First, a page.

On the evening of October 18th, SEICC had an Interfaith program with Kemal Korucu and Rabbi Michael Brenstein about hijra, exodus and migration. What made so special and meaningful about this gathering? This year the first day of New Year was the same day for the Muslim and Jewish communities based on the calendars that they use. And also the tenth day of the New Year is both commemorated as a sanctual day in both religions. The topic of our program,hijra and migration, is both religions’ common destiny too.
The program started with a conversation between Mr. Korucu and Mr. Brenstein about the meanings and suffers of migration. At the end of the conversation, there was a Q&A section. Guests, from diffrent backgrounds and faith, asked questions and shared their experiences about leaving their home land.
In the beginning, Mr. Korucu and Mr. Brenstein talked about this event’s main purpose and tried to explain how migration has affected the calendar. Jewishs’ first day of the year is called Rosh Hashanah. This day is important for them because they believed that God started to create the universe, Adam and Eve. Also the tenth day of this new year has a big meaning for them which is called Yom Kippur, day of atonement. Furthermore Muslims’ new year started with the Prophet Mohammad’s (peace be upon him) hijra from Macca to Madinah. And the tenth day of Moharram is spiritual for Muslims becuase of different prophets like Noah, Adam, Moses,Jesus (peace be upon them) passed their most important exam on that day. Muslims called this day Ashura and prepared a special treat to celebrate it.
But of course the event did not only focus on this specific days’ symbolic meanings.It is actually about the common sufferings of people who were forced to leave their lands and try to survive under difficult conditions. Because of religious or political reasons people had to face with migration in the past history. And today unfortunately this suffering still continues. Geography or nation can change, but the destiny cannot. We can see same fears and tears all around the world in different types and times.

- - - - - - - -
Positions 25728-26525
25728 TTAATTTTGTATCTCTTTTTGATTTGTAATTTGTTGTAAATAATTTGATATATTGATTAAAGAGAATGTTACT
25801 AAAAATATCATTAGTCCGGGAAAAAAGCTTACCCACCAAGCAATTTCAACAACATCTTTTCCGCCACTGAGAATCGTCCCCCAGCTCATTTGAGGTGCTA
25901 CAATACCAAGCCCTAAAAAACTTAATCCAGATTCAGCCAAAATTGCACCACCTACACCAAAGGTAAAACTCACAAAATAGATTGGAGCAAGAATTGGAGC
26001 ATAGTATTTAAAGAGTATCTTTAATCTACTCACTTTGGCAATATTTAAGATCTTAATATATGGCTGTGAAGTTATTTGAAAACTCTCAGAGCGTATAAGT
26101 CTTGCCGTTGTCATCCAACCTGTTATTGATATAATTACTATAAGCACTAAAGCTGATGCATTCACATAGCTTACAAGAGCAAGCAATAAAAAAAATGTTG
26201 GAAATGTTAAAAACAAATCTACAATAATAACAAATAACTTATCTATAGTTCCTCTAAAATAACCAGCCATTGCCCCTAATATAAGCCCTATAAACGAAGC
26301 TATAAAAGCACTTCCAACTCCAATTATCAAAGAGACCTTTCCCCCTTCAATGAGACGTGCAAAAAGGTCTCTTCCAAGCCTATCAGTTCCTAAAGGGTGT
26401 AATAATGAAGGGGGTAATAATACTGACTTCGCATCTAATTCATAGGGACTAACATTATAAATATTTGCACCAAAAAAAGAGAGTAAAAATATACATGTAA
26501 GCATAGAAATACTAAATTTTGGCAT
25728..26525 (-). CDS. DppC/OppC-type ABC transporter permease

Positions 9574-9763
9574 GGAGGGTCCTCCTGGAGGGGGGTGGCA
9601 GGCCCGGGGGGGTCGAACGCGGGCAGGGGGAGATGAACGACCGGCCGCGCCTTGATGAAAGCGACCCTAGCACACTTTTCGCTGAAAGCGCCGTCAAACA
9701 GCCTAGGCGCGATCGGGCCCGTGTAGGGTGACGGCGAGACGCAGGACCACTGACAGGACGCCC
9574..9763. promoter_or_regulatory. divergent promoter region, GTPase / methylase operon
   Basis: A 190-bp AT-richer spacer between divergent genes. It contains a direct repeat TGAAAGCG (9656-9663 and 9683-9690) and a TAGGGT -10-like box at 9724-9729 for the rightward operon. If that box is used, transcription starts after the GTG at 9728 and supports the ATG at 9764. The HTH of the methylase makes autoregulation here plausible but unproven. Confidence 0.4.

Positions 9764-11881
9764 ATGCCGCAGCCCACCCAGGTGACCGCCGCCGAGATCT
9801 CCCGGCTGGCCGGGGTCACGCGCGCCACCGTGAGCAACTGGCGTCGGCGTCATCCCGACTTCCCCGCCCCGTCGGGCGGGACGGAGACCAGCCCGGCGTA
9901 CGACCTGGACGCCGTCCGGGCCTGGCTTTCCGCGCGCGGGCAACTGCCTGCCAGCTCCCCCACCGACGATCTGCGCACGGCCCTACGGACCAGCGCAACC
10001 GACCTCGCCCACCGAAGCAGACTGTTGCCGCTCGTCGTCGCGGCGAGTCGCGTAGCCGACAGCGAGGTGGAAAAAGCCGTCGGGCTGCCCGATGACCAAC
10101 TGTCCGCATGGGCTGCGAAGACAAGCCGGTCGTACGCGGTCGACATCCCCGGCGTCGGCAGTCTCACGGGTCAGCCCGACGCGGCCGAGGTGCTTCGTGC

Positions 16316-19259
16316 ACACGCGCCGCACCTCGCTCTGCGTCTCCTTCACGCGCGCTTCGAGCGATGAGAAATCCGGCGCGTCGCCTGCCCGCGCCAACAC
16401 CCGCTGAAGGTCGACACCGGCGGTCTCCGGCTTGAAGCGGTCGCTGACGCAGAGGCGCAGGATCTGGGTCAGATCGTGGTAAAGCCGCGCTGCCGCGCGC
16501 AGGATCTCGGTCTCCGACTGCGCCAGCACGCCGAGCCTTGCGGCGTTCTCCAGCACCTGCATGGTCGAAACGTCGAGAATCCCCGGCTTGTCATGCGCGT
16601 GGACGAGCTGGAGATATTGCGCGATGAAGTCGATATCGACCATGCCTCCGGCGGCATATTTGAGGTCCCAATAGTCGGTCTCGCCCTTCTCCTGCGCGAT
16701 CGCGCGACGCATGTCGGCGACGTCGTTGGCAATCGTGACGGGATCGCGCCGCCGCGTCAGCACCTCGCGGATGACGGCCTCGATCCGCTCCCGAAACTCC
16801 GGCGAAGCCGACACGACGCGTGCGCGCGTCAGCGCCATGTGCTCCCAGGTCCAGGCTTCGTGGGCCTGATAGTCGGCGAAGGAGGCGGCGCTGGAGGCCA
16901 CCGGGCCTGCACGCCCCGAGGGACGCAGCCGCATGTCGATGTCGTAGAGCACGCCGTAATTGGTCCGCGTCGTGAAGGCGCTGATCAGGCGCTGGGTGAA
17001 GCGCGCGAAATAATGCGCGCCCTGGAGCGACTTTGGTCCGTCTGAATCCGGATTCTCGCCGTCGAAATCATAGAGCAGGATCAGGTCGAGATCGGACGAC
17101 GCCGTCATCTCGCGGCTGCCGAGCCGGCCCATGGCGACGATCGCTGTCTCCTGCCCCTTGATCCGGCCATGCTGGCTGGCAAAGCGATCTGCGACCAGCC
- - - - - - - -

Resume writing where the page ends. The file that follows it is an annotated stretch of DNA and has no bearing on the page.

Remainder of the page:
Rabbi Brenstein told the guests that this migration experience affects all Jews’ lifestyle. He gave some following examples even from today how the migration left some footprints. Jews still continue to hold a suitcase in their home for a traditional meaning, use special signs on their door to show that this place is their house, and also five days later from Yom Kippur they live in simple shelters which is named sukkah and is built outside of their house to help understand how people were forced to leave their house and live in uncomfortable conditions.
Does the migration affect the Muslims lives as Jews? Mr. Korucu talked about the story of Etiopia and Madinah hijras in Prophet Mohammad’s time. And also he shared the journey of Prophet Abraham as well. Because Prophet Abraham also had to leave his wife Hajar and his son Ismail, who is also grand grand parent of Prophet Mohammad (pbuh), to Macca when there was nowhere to live in, no food and water. The only reason why he did this was to obey God’s desire. Later on this place turned a place for the people started to live. Then Islam was born. He also explained that if a person migrated for the sake of Allah, that person’s all past sins will be forgiven based on the person’s sincere intention as stated in hadiths.
After all of these stories Mr. Korucu asked the common question: “Where is home actually? Where do we belong? How can we live without accepting to leave this world? Also is birth of a human being considered migration or not? His one sentence actually summarizes all the event’s meaning and had all the guests’ thinking: “The most important thing is after those sufferings will the fire turn you into ashes or gold. Who can guarentee and be so sure of themselves that when faced with suffering how they will act ?”